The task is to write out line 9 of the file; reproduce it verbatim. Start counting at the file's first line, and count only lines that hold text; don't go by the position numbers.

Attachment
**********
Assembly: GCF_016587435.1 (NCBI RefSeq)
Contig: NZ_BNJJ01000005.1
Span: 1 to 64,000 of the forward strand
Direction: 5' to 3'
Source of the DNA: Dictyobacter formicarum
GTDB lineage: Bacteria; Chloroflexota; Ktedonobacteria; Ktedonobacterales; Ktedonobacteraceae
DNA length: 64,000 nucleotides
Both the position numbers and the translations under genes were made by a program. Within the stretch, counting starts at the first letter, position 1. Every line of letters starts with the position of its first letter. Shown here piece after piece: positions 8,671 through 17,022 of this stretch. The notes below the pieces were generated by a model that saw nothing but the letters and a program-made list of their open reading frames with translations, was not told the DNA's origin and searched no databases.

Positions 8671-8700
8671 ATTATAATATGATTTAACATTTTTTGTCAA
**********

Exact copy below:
Positions 8671-8700